The only problem with `heapq`

is that it doesn't provide a `key`

function like everything else in the stdlib does. (If you're curious why, Raymond Hettinger explains in this email. He's right that `heapq`

couldn't provide the same interface as other sort functions—but the reasons don't affect your use case, where `key`

would just be `lambda x: -x`

.)

The usual workaround is to decorate-heap-undecorate. That is, put a modified version of your values into the heap that sorts by `key`

. Normally, this means one of the following:

- Storing
`key(x)`

instead of `x`

, and then accessing `unkey(value)`

instead of `value`

(assuming `key`

is reversible).
- Storing
`(key(x), x)`

instead of `x`

, and then accessing `value[1]`

. (This can break stability, but `heapq`

doesn't promise stability anyway.)
- Writing a wrapper class that implements a custom
`__le__`

method, then storing `Wrapper(x)`

instead of `x`

and accessing `value.value`

instead of `value`

.

In your case, the key function is reversible. So, just store `-x`

, and access `-value`

. That's about as trivial as decoration gets.

Still, regardless of how simple it is, you should probably write a wrapper, or you will screw it up at some point. For example, you could write a `maxheap`

that wraps the minheap in `heapq`

like this:

```
import heapq
def heapify(x):
for i in range(len(x)):
x[i] = -x[i]
heapq.heapify(x)
def heappush(heap, item):
heapq.heappush(heap, -item)
def heappop(heap):
return -heapq.heappop(heap)
```

… and so on for any other functions you need. It may be a bit of a pain, but it's a lot less work than implementing the whole thing from scratch.

While you're at it, you may want to wrap the heap in an object-oriented API so you can do `heap.push(x)`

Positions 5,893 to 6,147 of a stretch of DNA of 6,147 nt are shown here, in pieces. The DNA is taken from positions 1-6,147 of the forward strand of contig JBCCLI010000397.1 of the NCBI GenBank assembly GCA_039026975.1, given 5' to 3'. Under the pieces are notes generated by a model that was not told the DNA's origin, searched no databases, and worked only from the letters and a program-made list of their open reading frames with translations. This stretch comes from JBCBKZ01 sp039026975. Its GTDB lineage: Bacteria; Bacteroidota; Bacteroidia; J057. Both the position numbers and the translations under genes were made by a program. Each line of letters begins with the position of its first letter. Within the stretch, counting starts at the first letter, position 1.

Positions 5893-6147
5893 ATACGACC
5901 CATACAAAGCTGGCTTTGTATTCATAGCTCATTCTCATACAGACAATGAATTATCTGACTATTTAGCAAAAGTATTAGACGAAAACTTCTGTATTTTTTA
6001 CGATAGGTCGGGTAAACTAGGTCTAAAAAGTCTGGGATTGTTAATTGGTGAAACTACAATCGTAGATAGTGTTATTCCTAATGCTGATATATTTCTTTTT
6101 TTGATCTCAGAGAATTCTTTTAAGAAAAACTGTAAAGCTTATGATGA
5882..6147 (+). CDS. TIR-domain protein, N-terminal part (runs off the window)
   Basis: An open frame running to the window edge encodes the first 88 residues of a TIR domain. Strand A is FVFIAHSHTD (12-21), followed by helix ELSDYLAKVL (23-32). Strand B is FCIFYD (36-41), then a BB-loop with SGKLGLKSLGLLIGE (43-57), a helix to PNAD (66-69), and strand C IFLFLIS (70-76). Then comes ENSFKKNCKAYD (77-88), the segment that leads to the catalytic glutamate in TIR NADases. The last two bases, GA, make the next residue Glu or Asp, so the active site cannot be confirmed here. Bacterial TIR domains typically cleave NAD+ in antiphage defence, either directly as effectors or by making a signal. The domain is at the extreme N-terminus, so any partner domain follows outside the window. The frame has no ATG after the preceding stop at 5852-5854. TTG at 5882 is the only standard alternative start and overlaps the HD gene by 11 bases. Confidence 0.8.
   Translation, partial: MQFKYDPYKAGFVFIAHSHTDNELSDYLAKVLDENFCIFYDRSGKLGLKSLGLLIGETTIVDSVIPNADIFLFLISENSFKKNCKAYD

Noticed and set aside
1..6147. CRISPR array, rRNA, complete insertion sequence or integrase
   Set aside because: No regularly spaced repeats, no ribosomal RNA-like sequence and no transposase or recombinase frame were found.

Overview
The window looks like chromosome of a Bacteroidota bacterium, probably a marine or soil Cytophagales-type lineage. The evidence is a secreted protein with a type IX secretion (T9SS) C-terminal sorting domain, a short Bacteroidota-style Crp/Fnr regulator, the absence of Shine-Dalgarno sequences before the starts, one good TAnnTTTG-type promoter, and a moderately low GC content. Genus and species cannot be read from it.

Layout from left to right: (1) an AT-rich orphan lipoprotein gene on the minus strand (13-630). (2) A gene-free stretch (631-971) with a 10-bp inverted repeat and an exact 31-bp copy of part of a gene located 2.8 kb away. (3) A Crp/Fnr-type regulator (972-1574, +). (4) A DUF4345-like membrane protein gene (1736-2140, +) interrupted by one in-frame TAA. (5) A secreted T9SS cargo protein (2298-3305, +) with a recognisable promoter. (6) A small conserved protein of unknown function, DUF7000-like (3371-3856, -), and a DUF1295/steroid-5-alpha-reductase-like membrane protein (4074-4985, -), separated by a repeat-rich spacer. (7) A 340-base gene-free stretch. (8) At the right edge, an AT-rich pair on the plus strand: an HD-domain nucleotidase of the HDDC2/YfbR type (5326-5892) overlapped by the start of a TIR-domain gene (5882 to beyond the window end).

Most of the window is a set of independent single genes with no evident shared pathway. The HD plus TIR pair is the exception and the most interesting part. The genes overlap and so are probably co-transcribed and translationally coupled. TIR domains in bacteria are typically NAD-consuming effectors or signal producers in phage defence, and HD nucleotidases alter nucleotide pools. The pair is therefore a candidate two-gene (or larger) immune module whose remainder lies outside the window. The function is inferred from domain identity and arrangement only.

instead of `heapq.heappush(heap, x)`

, etc.

```
import heapq
class MaxHeap(object):
def __init__(self, x):
self.heap = [-e for e in x]
heapq.heapify(self.heap)
def push(self, value):
heapq.heappush(self.heap, -value)
def pop(self):
return -heapq.heappop(self.heap)
```

…

If you take a quick look around the recipes at ActiveState or the modules on PyPI, you should find that others have already done most of the work for you.

Alternatively, you could copy and paste the `heapq`

source (it's pure Python) as `maxheapq.py`

and just replace the `cmp_lt`

function with its opposite. (Of course if you're doing that, it's probably just as easy, and certainly a lot clearer, to modify `cmp_lt`

to take a `key`

argument in the first place, and modify all the other functions to pass the `key`

through—bearing in mind that it won't be as generally applicable anymore, because it can't make the usual guarantee that `key`

is only called once.)

If you really want to live dangerously (you shouldn't), you could even monkeypatch it:

```
import heapq
def cmp_gt(x, y):
return y < x if hasattr(y, '__lt__') else not (x <= y)
heapq.cmp_lt = cmp_gt
```

But you don't want to do that in real code.

shouldn'tuse`heapq`

? If it can do what you want, and it doesn't have any problems, and it's already built and tested, why is there even a question?`heapq.heappushpop(heap, x)`

as it is, since it will push`x`

onto the heap, then pop thesmallestitem from the heap.`(i, str(i))`

to the heap? Pushing`i`

would suffice. Then, at the end, you can convert your top N values to`str`

s if you like. This will save you about 10**7 calls to`str`

assuming`N << 10**7`

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